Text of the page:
Sweet-Talking Video Game Demon Girls
This is a dialog in Persona 2: Innocent Sin, the first version of two games that were both labeled Persona 2. I have not tried the second, but I have very fond memories of the first as an import Playstation (1) game. The second game is sort of like the literal meaning of a doujinshi (“story with the same people”); it’s an alternate reality in essence.
Anyway, that really isn’t important. What’s important is that this game is getting a touch up and re-release for the Playstation Portable, allowing us to take advantage of the above high quality sample image.
Let’s get our feet wet.
“Nightmare” – A Girl Demon In “Innocent Sin”
So let’s get this out of the way. “Nightmare” is a girlish demon. I vaguely recall she’s one of the “demons” in Persona who’s based on Western horror traditions rather than Eastern. (For an example of Eastern, take Nurarihyon, who gets a lot of love in the currently airing Nurarihyon no Mago.) Anyway, it’s a demon with a girl personality.
This game features interaction between the teenage heroes (of which 3 of 5 are girls, mind you) and demons. The interactions can go well, or they can flop badly. In this case, the main character is speaking with Nightmare.
Nightmare asks… (and you can look at the Japanese above in high quality – I’m trying to be kind to people w/o Japanese computing/ advanced reading ability…)
“Nightmare no koto, suki nan desu kaa?”
Now, the “kaa” is purely speaking style, so it’s just “ka,” the question particle, plus a gratuitous question mark (common for this kind of dialog).
And yes, she’s speaking about herself in the third person. This is a “cute girl thing” and needs to be understood as such.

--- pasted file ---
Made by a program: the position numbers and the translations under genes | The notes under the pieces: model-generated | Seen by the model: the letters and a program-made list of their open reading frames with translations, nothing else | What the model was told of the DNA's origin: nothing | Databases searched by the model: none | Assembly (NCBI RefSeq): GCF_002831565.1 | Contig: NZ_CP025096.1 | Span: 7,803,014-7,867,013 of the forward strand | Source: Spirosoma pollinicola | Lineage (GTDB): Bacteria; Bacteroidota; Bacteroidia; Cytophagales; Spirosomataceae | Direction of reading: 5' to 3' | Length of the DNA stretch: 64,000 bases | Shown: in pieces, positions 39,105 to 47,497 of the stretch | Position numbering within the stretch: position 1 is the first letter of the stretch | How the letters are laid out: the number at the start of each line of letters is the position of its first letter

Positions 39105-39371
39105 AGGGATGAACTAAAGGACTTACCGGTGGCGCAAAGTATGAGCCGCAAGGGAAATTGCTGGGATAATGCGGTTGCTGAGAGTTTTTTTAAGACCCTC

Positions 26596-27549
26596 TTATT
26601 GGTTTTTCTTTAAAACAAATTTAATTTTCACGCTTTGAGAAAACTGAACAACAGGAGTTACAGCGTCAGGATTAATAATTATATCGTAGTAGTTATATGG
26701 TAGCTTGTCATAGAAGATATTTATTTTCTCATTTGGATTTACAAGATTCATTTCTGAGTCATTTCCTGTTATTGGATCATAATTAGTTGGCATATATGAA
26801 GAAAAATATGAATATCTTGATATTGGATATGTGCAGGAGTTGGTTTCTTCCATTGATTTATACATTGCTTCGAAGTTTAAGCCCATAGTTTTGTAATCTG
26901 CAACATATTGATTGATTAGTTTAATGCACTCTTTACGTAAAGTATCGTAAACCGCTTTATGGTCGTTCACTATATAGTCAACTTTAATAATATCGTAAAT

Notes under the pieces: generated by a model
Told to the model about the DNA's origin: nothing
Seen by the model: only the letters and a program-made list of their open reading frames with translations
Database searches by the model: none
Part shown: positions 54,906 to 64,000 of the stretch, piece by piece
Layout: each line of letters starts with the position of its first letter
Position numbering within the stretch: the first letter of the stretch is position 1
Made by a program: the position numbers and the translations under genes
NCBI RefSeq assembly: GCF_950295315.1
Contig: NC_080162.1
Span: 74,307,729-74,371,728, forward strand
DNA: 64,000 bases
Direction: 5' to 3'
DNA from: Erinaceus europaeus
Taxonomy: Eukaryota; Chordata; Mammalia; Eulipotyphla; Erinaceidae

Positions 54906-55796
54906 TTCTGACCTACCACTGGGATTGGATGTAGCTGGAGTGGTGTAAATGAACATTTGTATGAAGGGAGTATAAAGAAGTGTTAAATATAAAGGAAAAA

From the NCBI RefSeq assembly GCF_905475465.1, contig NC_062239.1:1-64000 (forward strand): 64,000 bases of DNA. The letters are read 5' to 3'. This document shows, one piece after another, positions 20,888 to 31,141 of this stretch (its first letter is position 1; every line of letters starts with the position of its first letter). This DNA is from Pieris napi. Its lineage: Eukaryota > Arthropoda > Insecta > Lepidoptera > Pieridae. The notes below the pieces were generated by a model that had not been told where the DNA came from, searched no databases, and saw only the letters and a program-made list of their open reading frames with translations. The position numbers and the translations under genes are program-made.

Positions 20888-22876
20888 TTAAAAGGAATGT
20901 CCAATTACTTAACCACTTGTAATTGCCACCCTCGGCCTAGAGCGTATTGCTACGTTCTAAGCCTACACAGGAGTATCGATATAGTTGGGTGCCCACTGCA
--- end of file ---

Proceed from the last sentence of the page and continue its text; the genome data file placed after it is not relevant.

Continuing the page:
Here’s a really important thing though…
In Japanese, “suki” is a passive verb.
Now, in English, love is an active verb. For that matter, like is an active verb. Many people prefer translating “suki” as love, rather than like, because in teenage romance, the word is used as a soft-pedaled substitute for “love” and implies it. That may be what you go with for your own understanding, but here’s how this sentence actually works, taken literally:
“Are you fond of me (Nightmare)?”
It’s asking if the main character has a liking for Nightmare, if he is fond of Nightmare. Indeed, it essentially has the nuance of, is Nightmare his type?
That’s not a nuance you will ever get from an official translation. This is for the simple reason that passive constructions are avoided in English whenever possible.
Given how the original soft-pedals this, I might go with “like.” Anyway, let’s look at the image again to look over the possible responses:
- Suki da. (A positive response -> “I like you.” etc.)
- So iu wake de wa nai. (A polite “That’s not how it is.”)
- Choushi ni noru na. (A terse “Don’t get carried away.”)
Now, don’t think that choosing the polite response is guaranteed to work. Girls aren’t that easy, even video game demon girls. ^^ A positive reply can backfire because Nightmare doesn’t believe you, for example. You can’t control everything here.
Wake (訳）essentially occupies a middle ground between a riyuu (理由) and a setsumei (説明), a reason and an explanation, respectively. If there’s a “wake” (wak-eh, strong on the “wak”) for something, there is a basis for it.
So, for there to be no “wake” here means that there’s no basis. Or put more colloquially, as these constructions should generally be read, since there’s no basis, that’s not how it is. Put more bluntly than the above phrase, there’s “no way” he likes her.
Your choushi (調子) is essentially your rhythm. Idiomatically speaking, it is how you feel, your state of mind, your emotional state… anyway, let’s not get into psycho-babble here. To noru (乗る、のる), or ride, your emotional state is to get carried away (riding on the back of your emotions).
So this response would be the verbal equivalent of a slap in the face. Don’t get carried away, demon girl!
Well, she’ll either love that or try to rip your head off.
One of the two…